Quarter-life crisis: Is this a thing now?

We are all familiar with the term ‘mid-life crisis’ that signifies a kind of panic that supposedly seizes people some time around their forties when they worry about whether they have made correct decisions concerning the major choices so far, if their lives have any meaning, and whether they should change directions before they get old and die. It is often the source of jokes, invoked when when middle-aged people do something that is out of character, such as buying an expensive sports car.

I had seen this as a western, middle-class indulgence, with most other people too busy actually living their lives to engage in this kind of navel-gazing. But now it seems that there is also something called a “quarter life crisis” that affects people in their twenties and thirties. I cam across an article that discussed this and typed that phrase into into a search engine and got a lot of hits with sites telling me what the signs are and what to do about it.

The media loves to take the normal progressions in life, a continuous process that brings with it new challenges as one goes through life’s changing phases, and discretize them, setting boundaries and markers around periods and giving each one of them labels, and then treat those as some kind of serious problem that needs to be solved, presumably with professional help.

I wonder how far this age-splitting process will be taken. Will we have three-quarter-life crises? One-eighth-life crises? One-sixteenth-life crises to denote the major transition as children get ready to start school?


  1. machintelligence says

    When I bought a motorcycle at age 68, my daughter accused me of having a late life crisis.
    It was mostly in jest. I began riding motorcycles over 50 years ago and have logged over 25000 miles so far.

  2. kestrel says

    I remember reading a book called “Passages” that claimed you had some sort of crisis every 10 years. (And, aha -- it is still in print, here is a link: https://www.amazon.com/Passages-Predictable-Crises-Adult-Life/dp/0553271067 ). I guess it’s true in a way -- as one goes through life they learn stuff, things change, and “shit happens”, sometimes some pretty bad stuff, that you have to adjust to.

    So yeah, someone already beat you to this idea, and then wrote a book about it and the book is still in print, surprisingly enough to me. There are cutesy names for each decade of one’s life such as the “Forlorn Forties”.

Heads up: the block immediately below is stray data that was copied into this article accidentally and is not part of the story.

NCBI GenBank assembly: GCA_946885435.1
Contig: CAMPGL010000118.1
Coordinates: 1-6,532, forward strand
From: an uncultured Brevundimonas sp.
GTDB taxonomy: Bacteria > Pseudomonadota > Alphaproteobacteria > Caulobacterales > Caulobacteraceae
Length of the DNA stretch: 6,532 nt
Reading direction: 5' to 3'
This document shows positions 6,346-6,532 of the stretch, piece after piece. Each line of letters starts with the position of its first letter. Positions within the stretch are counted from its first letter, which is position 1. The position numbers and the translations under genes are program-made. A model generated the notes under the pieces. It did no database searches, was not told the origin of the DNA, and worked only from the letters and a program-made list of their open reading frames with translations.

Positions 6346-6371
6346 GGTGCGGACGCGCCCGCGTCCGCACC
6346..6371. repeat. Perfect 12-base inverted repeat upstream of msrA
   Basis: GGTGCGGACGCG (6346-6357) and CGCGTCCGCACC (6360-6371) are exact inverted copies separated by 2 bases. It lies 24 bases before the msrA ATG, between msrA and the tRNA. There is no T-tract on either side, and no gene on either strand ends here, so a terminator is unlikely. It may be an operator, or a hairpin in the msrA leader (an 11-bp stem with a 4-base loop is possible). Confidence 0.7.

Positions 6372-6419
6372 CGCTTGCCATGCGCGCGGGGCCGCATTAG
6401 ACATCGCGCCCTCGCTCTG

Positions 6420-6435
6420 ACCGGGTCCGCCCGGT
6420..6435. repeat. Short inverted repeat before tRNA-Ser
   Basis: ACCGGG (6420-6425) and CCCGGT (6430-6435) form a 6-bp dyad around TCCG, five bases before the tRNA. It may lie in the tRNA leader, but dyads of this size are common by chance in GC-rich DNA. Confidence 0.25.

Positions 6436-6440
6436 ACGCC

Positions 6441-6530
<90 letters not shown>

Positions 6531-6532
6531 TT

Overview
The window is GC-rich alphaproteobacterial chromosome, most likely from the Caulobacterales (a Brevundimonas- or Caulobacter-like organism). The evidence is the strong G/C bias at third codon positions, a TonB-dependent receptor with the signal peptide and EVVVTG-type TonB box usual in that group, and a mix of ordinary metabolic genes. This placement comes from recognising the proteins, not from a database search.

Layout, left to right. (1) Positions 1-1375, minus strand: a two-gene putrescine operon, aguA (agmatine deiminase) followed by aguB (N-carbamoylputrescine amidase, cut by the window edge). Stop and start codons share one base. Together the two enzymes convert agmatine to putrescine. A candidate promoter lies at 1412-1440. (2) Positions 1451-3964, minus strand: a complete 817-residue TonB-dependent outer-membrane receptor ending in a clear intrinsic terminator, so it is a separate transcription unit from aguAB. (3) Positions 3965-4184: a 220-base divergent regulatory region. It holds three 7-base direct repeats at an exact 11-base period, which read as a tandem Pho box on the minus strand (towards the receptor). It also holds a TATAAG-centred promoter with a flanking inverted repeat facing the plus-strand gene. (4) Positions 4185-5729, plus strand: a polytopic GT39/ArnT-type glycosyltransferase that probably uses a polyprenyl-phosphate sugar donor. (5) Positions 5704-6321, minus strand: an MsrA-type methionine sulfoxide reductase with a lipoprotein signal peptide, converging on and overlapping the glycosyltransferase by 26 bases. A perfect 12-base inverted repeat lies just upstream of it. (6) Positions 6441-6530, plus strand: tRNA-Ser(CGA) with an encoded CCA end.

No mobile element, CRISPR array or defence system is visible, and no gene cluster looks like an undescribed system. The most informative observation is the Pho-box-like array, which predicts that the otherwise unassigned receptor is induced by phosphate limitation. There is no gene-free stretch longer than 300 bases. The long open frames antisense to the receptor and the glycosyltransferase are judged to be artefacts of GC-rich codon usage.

I suppose the idea is useful in that yes, we all grow and adapt to our circumstances. I’m not sure I needed a book to tell me that, and I don’t really agree with the author, but maybe some people find that idea helpful.

  3. Mano Singham says


    I had heard of the book Passages by Sheehy but had never read it and did not know what it was about. I had thought it was a novel, actually!

  4. flex says

    You can go a lot further back than the newspapers. A lot of mythology is concerned with transitions from one stage of life to another.

    The traditional stages are:

    Many cultures have added stages in-between, like the breeching of boys in England. But the above five stages seem pretty common among cultures. In modern American culture it appears we have added some of the following: Enter school, graduate from grade school, graduate from high school, (optional) graduate from college, getting the first permanent job, and buying the first house, retiring from employment. Each one of these is a transition, a change in the life-style of the person, and most of these are celebrated in some fashion.

    I noticed as I was growing up that many people are in a rush to get to the next stage. Children want to become adults, and once they become adults they get married and have children almost simultaneously. Then there is nothing to left for them to work toward other than wait for old age.

    I wonder if people are getting used to growing up celebrating transitions which occur every 2-3 years and then all of a sudden they are in a stretch of life where nothing is going to be celebrated in their own life for almost 40 years. From the time they are
    in their late-20’s until they retire in their late-60’s. Sure, many people can find vicarious transitions in their children, but I can imagine that many people have difficulty as they get into their late-20’s and their friends have moved on, their lives are a dull grind, and there is nothing to look forward to for many, many years.

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